Avatar: The Way Of Water Review – An Expensive But Magnificent Sequel Was Indeed Worth The Wait

The Way of Water is overlong and has a thin story, but the Avatar sequel is stunning, with lush world-building and characters adding depth.

It’s been over a decade since director James Cameron’s Avatar was released. The fear of a sequel diminishing or being inferior to the original is unfounded with Avatar: The Way of Water. Cameron, who co-wrote the script with Rick Jaffa and Amanda Silver, returns to Pandora, providing viewers with even more stunning visuals, a more personal, emotional story, and incredible underwater sequences that rival any other film’s technical achievements. The Way of Water is overlong and has a thin story, but the Avatar sequel is stunning, with lush world-building and characters adding depth.

Jake Sully (Sam Worthington) and Neytiri (Zoe Saldaña) are doing well nearly 2 decades after the first movie’s events. Jake has fully settled into Na’vi life and over the years the pair have welcomed four children — their eldest son Neteyam (Jamie Flatters), their second-oldest son Lo’ak (Britain Dalton), adopted daughter Kiri (Sigourney Weaver), and their youngest daughter Tuk (Trinity Jo-Li Bliss) — along with Miles (Jack Champion), better known as Spider, a human boy abandoned on Pandora who grew up alongside Jake and Neytiri’s family.

Avatar - The Way Of Water
Avatar – The Way Of Water (Source: IMDB)

Jake and Neytiri’s joy, however, is short-lived as they encounter yet another threat in the form of Colonel Miles Quaritch’s (Stephen Lang) avatar, which is comprised of memories from his clone. Quaritch is out for vengeance on Jake and is relentless in his pursuit of his family, forcing him and Neytiri to seek refuge with the Metkayina, a water tribe.

It’s impossible to praise the film’s visuals enough — each frame is more breathtaking and magical than the last. The underwater scenes are especially immersive and breathtaking. Avatar: The Way of Water didn’t skimp on the visual effects, and there was a lot of effort put into creating such magnificent, vibrant, and unique vistas; the effort shows, and the film’s technical achievements are one of the sequel’s core strengths. The Way of Water immerses audiences in the ocean and its beautifully rendered creatures as Jake and Neytiri’s children explore it, and the 3D pops in ways that make the adventure all the more visceral.

Rather than remaining in the forest, Cameron takes advantage of the opportunity to discover a new part of Pandora and its diverse people. This benefits the Avatar sequel and prevents it from stagnating. The film’s primary focus is on the younger Na’vi generation, which allows the film to delve deeper into Pandora and the Na’vi without devoting as much time to Jake’s point of view or introduction to the customs.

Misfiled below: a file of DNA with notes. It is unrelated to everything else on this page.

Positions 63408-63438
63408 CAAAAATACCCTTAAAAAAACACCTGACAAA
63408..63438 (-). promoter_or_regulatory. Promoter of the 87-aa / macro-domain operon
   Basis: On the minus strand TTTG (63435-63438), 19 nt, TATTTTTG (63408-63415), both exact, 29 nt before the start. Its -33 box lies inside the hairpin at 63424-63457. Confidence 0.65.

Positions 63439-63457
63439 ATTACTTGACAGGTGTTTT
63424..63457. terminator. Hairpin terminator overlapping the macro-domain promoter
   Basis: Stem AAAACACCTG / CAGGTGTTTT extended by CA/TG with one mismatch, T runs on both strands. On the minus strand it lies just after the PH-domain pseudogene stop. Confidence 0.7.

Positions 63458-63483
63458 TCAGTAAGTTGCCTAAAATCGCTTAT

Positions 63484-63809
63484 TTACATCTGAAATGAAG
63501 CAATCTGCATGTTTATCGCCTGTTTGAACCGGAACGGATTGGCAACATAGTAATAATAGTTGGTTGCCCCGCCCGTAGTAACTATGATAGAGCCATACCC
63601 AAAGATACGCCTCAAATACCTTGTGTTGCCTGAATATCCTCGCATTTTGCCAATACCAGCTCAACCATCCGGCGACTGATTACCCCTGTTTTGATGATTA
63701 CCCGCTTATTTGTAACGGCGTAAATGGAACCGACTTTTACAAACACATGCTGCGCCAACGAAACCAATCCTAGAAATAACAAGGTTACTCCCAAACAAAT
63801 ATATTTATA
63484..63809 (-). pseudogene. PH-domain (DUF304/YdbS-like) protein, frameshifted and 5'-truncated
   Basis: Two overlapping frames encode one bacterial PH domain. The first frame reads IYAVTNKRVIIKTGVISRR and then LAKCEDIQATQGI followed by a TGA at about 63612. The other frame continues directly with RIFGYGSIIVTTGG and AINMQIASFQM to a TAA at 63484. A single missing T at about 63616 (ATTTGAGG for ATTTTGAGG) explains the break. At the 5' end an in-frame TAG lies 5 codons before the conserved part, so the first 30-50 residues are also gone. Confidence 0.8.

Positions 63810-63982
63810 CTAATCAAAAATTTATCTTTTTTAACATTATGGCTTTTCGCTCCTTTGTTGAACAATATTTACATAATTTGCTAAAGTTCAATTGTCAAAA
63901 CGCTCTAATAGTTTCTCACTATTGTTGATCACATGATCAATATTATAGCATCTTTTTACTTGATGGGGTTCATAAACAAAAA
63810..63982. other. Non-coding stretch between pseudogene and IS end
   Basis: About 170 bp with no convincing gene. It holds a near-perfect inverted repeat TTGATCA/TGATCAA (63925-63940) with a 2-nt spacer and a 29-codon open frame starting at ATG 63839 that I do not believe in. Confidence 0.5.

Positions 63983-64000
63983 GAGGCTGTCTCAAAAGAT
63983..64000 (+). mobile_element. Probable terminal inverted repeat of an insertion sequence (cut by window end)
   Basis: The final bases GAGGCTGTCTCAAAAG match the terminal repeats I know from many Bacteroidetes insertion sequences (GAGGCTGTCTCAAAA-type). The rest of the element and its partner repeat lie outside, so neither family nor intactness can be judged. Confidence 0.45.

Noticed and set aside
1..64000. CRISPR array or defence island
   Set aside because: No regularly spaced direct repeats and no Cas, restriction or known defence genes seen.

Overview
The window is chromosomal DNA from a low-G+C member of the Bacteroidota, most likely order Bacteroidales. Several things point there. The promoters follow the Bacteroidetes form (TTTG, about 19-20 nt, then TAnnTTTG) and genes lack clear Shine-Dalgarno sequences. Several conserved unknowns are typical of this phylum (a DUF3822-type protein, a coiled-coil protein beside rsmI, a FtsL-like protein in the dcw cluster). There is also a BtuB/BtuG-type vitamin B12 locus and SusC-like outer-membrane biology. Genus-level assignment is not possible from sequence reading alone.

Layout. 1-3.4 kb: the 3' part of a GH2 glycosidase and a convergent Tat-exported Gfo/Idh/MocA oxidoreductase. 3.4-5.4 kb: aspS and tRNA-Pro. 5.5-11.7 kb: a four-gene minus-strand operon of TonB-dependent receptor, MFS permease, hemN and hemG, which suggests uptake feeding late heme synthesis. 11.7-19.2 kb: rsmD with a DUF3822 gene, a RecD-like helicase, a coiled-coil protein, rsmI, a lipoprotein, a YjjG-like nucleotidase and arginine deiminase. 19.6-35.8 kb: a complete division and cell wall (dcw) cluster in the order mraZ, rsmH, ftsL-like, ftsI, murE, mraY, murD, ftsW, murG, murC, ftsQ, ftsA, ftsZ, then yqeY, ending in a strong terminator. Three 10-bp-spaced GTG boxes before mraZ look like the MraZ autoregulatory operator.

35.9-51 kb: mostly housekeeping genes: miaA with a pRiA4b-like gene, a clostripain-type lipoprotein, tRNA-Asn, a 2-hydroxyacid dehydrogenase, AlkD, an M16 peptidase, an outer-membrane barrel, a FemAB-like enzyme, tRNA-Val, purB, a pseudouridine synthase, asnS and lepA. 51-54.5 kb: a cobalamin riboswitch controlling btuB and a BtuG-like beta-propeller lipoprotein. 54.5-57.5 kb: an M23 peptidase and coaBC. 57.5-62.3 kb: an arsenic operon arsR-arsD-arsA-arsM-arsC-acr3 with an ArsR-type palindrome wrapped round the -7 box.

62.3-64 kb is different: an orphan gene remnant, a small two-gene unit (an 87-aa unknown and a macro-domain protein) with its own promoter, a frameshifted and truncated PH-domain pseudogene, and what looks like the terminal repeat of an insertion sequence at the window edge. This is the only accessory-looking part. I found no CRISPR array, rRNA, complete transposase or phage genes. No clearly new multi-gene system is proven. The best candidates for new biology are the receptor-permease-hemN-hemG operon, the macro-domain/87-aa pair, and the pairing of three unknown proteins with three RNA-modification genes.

Rather, the Metkayina’s presence adds a new dimension to the story and provides Neytiri and Jake’s family with a variety of challenges to overcome. This also creates a genuine push-pull dynamic between the adults and the teens, both of whom are headstrong and stubborn in their ways. Colonel Miles Quaritch’s threat gives the sequel a sense of familiarity without retreading the same ground.

Avatar - The Way Of Water
Avatar – The Way Of Water (Source: IMDB)

The Way of Water introduces a slew of new characters, including Jake and Neytiri’s children and the water tribe that shelters their family. While the new characters are welcome and their personalities and relationships are well-established, there are so many of them that it’s easy for others to be sidelined — like Neytiri, who has very little to do in this film compared to the first and, unlike Jake, rarely spends time with her children — and despite the lengthy runtime, The screenwriters struggle to keep all of their storylines in sync.

Due to this, the story of the sequel is a little disjointed, despite having more depth than the original movie. Additionally, some of the scenes are intended more to set up Avatar 3 than to advance the plot of The Way of Water. This doesn’t detract too much from the film’s narrative, but given that the film’s ending leaves a few loose ends, it would have been better if Cameron had wrapped up certain storylines before moving on.

Despite this, Avatar: The Way of Water explores enough new story beats and raises the stakes for its characters through tension to justify continuing the plot of the first film. The Way of the Water is a transformative movie experience that motivates and captivates the senses through its visual storytelling, making the return to Pandora well worth the wait. It is engaging, enjoyable, and one of the most beautiful films of the year.

Latest articles

Related articles